Brianj5600

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Bring chapstick! I don't know how many times I have bought chapstick in Colorado. The humidity is low and dries you out. It can be difficult to stay hydrated because of dry air as said earlier.
 
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TeeJohn

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You linked 180 miles of off-road trails in CO without running through a town. Or close enough to one to grab fuel? That’s impressive. I’ve got gps routes for single track and almost all dirt exclusive dirt bike riding for all over the state and can usually always not have to worry about carrying extra fuel even. And it only has a 150ish mile range depending on my throttle control. Like I can go from Colorado Springs to Breckenridge with less than 15 miles of pavement and still wind up with a fill up stop half way there. I’m impressed if you did. I want to know the route so I can go hit it.
Not 180 of off-highway. I once had one leg in Utah between Blanding and Moab that included a long ride into Canyonlands Anticline Overlook and checking out a few of the little branches and alternates. In the end I didn’t need fuel. I can reliably go between 180-200 miles between no-worries fill ups, depending on the driving. Extra gas was easy to tote and cheap insurance.
 

qslim

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Its about time, Headed for Colorado this summer to run some back roads my first time. I'm taking a 2000 TJ 4.0 stock open with 33s and a 4" lift will be trailing. I would like some opinions on upgrades before I go {money being tight}. Here in the great State of Missouri I mostly run old logging roads mud holes and hills and my stock jeep does great, Colorado may be a bit more.
I have a setup similar to yours, 4” lift on 33s with no lockers. I run it all over various Utah ranges during the summer and have been down to Moab without any issues. I haven’t wheeled in Co but I’d imagine you can go almost everywhere, just do some research and have a plan.
Instead of upgrades I’d recommend you focus your resources on maintenance and making sure that your TJ is in great running shape. It’d suck to have something crap out on your trip!
 

tworley

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No need for the extra weight of fuel. There are stations in between you can top off at before hitting the trail. Since your open, I recommend a winch up front. Also recommend an easy way to deflate tires. Go as low as 10 psi for a smooth ride. A pair of disconnects and a way to air back up either thru on board air or a co2 tank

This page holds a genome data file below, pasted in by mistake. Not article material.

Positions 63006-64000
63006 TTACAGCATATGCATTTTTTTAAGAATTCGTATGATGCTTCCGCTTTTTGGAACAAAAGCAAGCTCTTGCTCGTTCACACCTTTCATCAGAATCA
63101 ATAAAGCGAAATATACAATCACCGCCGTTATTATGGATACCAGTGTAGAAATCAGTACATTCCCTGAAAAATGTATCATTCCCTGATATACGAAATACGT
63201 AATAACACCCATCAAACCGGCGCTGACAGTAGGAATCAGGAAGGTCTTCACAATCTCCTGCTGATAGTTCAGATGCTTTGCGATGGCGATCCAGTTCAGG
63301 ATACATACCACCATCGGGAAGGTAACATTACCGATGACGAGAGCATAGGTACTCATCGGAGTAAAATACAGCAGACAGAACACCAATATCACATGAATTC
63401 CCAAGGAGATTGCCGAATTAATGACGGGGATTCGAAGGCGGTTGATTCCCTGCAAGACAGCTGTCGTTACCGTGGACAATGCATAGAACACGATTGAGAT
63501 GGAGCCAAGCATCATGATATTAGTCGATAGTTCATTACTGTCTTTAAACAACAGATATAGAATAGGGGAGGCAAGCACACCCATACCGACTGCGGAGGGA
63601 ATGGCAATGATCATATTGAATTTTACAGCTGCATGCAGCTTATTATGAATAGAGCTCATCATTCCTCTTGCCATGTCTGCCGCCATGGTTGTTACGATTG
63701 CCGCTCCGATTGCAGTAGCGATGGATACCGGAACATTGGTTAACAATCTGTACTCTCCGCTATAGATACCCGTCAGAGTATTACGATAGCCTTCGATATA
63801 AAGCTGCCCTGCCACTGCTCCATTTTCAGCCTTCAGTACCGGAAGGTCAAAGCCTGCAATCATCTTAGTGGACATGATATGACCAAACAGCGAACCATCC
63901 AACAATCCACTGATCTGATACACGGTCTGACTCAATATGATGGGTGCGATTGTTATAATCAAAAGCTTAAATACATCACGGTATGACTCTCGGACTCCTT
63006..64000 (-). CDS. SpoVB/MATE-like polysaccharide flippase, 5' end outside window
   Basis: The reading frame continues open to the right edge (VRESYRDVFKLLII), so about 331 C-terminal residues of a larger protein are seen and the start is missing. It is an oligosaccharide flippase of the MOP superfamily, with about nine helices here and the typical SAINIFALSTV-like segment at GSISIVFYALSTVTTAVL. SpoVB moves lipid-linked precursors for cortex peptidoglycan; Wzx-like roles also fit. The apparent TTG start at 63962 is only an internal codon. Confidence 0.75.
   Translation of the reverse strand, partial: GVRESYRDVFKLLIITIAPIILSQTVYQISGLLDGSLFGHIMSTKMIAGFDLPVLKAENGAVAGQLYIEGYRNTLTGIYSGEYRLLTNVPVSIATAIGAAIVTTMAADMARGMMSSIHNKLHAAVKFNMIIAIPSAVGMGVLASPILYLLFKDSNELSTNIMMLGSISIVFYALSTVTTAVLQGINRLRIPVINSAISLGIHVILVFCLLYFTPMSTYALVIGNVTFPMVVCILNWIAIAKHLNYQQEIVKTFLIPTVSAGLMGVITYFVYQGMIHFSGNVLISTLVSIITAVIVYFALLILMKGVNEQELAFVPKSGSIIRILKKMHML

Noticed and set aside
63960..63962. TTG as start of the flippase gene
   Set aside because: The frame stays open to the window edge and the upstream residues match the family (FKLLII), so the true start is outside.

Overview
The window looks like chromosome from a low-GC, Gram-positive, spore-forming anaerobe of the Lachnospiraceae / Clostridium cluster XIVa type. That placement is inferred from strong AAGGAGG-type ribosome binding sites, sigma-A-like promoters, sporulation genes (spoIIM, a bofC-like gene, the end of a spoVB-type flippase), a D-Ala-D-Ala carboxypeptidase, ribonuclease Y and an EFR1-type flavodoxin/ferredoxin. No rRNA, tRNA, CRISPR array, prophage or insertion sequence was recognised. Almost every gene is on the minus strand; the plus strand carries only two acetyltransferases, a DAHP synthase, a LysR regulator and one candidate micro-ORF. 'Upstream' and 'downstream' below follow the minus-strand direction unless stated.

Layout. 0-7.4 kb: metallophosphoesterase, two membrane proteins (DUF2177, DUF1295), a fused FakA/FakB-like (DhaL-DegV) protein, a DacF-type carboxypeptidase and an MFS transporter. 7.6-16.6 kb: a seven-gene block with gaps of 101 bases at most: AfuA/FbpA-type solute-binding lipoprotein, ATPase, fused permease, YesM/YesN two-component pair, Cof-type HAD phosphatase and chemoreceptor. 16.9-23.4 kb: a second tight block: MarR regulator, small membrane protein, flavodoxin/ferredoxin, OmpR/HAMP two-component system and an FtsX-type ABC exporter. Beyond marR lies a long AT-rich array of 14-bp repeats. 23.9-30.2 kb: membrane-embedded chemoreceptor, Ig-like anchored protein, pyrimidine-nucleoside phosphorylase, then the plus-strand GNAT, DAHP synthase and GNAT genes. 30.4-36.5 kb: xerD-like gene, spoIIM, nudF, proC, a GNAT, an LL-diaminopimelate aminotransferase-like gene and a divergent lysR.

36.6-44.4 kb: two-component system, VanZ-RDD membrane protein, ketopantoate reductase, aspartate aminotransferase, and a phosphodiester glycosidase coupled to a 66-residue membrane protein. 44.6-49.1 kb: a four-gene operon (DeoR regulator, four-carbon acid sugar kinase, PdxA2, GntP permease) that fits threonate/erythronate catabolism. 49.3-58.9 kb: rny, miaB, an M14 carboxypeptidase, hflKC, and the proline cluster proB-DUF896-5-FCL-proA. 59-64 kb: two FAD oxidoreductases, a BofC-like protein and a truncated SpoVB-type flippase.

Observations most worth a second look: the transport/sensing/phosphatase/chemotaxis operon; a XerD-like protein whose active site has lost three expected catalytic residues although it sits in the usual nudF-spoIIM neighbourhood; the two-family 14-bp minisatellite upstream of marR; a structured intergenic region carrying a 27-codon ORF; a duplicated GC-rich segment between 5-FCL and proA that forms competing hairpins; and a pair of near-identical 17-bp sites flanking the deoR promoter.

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g.hayduke

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Feb 19, 2019
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New Mexico
Some of the downhills are long and steep. You'll want to be using your gears and throttle to control your speed. If you rely too heavily on your brakes, you might end up without brakes.
 

CaliSteve

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Southern California, CA, USA
All the advice is spot on, I spend my summers in Co. and enjoy wheeling the high passes, Black Bear, Imogene, etc.
Be sure your jeep is tight and up to date on service, have never needed extra fuel on any run, as mentioned, be sure to top off before starting. Have never been east of the San Juans to wheel, don't know anybody there but am sure they have a ton of great places.
 

freedom_in_4low

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Monument, Colorado
Have never been east of the San Juans to wheel, don't know anybody there but am sure they have a ton of great places.
There are great trails scattered throughout the state but no area has the concentration of the San Juans. The southern Sawatch (in a rectangle contained between Buena Vista, Salida, Gunnison, and Crested Butte) and the more immediate Buena Vista area is probably 2nd after the San Juans, but still probably only about half of what the San Juans are in terms of the sheer miles of gorgeous scenery.

Trailsoffroad is a great resource for finding trails. I think it's something like $25/yr but well worth it for Colorado.
 

Ericict

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Ive been following this as well. We are coming Colorado in July. Will be in the Grand lake area. Ive fished and hiked that area a lot and used the gazetteer maps and topos from REI. Are thos still reliable? We do have a portable GPS but not a fan of them. They are always wrong when I need them the most. I prefer to use a compass and paper maps when heading to back country. We are wanting to drive some trails while there.